While affordability is an important factor, it’s essential to balance cost with the quality of care and the potential long-term success of the dental implants. We encourage our patients to research thoroughly and make the most informed decision possible.

Does dental insurance cover implants?

Dental insurance coverage for implants can vary greatly depending on the specifics of the individual dental insurance plan. Some plans may offer full coverage, partial coverage, or no coverage at all for dental implants.

Here are some considerations to keep in mind regarding dental insurance and implants:

  • Type of Insurance Plan: Some insurance plans categorize dental implants as a cosmetic procedure, which is often not covered. However, other plans recognize implants as a necessary procedure for oral health.
  • Coverage Limits: Even if dental implants are covered, there may be annual limits on how much the insurance will pay. Implants can be expensive, and if the cost exceeds annual limits, you may have to pay the difference out-of-pocket.
  • Deductibles and Co-Pays: As with most medical and dental procedures, you may be required to pay a deductible before your insurance begins to pay. Additionally, you might have a co-pay or a percentage of the cost that you’re responsible for.
  • Alternative Benefits: In some cases, insurance companies may provide an “alternative benefit” for a less expensive procedure. For instance, they may cover the cost of a bridge or dentures instead of an implant.
  • Medical Insurance: In rare cases, if the dental implants are necessary due to an accident or as part of a medical procedure, your medical insurance might cover a portion of the costs.
  • Pre-Treatment Estimates: It’s often possible to submit a pre-treatment estimate to your insurance company. This is a detailed plan from your dentist outlining the proposed work. The insurance company can then specify what they will cover and at what rate before you commit to the procedure.

To determine if your dental insurance covers implants, you should review your policy details or contact your insurance provider. Experienced dental offices like Forever Dental will be able to assist you in identifying what is covered, and provide a financial plan to help you pay for the treatment you are looking for.

The process of getting a dental implant

Picking a practitioner

The first step in your journey to getting a dental implant is choosing the right dental professional. This decision is critical, as it significantly influences the success of the procedure. Here are key factors to consider:

  • Location: Convenience matters. If you won’t be able to easily attend the numerous appointments you are going to have, you should find another dentist. If you are in the Chicago area, in Brighton Park near Archer and Kedzie, or Belmont Cragin near Belmont and Central, we at Forever Dental will have you covered.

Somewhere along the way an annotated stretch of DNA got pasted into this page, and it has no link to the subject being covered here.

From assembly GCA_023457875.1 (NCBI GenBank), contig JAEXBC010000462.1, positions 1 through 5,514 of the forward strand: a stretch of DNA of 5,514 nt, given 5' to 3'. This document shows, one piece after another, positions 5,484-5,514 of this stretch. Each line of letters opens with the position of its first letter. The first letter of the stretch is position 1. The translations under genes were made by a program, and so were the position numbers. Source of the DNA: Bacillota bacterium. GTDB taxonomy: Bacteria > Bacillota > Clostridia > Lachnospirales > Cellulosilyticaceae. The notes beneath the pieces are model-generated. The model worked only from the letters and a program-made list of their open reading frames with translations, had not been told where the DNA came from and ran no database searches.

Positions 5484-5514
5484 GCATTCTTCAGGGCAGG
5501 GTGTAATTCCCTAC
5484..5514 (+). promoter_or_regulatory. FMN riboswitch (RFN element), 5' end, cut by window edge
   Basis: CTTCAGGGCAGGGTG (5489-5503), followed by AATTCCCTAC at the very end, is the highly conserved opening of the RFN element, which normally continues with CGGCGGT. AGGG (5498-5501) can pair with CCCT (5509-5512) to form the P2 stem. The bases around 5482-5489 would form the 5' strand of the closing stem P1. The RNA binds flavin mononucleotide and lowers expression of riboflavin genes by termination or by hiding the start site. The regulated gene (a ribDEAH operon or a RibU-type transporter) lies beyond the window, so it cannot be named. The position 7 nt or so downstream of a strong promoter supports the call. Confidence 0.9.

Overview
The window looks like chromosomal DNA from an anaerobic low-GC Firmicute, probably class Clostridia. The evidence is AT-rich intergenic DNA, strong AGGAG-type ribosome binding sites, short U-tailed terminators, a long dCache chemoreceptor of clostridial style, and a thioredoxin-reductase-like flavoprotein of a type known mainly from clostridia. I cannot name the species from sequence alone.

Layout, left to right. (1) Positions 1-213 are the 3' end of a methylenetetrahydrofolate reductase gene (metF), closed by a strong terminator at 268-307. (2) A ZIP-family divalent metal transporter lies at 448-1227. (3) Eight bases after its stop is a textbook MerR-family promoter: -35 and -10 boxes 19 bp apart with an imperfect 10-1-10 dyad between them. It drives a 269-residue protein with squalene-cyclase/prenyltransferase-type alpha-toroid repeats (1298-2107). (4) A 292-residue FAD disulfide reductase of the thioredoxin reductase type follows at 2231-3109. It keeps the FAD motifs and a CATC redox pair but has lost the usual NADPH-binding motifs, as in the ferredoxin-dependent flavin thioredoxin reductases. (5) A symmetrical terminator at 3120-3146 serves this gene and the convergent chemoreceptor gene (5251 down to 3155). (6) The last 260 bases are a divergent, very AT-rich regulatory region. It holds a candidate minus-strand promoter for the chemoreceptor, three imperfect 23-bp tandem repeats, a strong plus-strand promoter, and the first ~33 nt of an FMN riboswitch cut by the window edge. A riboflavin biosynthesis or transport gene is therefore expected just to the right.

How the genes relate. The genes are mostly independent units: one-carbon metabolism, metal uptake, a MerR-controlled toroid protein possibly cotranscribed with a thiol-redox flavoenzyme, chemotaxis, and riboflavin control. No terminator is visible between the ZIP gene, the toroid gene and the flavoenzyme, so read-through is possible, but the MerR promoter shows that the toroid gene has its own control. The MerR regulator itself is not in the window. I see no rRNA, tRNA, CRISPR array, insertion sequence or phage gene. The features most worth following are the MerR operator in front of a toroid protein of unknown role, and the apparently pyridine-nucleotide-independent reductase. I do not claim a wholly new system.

• Experience and Expertise: Look for a practitioner with a proven track record in implant dentistry. Ask about their success rates, how many implant procedures they’ve performed, and their experience with cases similar to yours.
  • Front vs. Side vs. Back Teeth: The location of the implant can affect the complexity of the procedure. Front teeth, being more visible, require a practitioner skilled in aesthetics, while back teeth implants need someone adept in functional aspects.
  • Health Conditions: If you have specific health conditions (like diabetes, osteoporosis, or gum disease), find a dentist experienced in dealing with similar cases. They can better anticipate and manage potential complications.
  • Common Questions to Ask: Prepare a list of questions for your potential dentist. These can include queries about their qualifications, the types of implants they use, the estimated timeline for the procedure, aftercare services, and any guarantees they offer on their work.
  • Consultation and Comfort Level: Finally, the initial consultation is crucial. Assess how comfortable you feel with the practitioner, their approach to your care, and how thoroughly they explain the procedure and address your concerns.

Remember, the right practitioner is not just about skill and experience; it’s also about finding someone who understands your needs and with whom you feel comfortable discussing your dental health.

Plan

The planning phase involves planning for your implant. It involves the following:

  • Comprehensive Dental Examination: The dentist will perform a thorough examination of your oral cavity, including the teeth, gums, and jawbone. This is to assess the overall health and to identify any issues that might need addressing before implant placement.
  • A Cone Beam Computed Tomography (CBCT) scanner

    A Cone Beam Computed Tomography (CBCT) scanner. (Source: Wikipedia, by Ptrump16)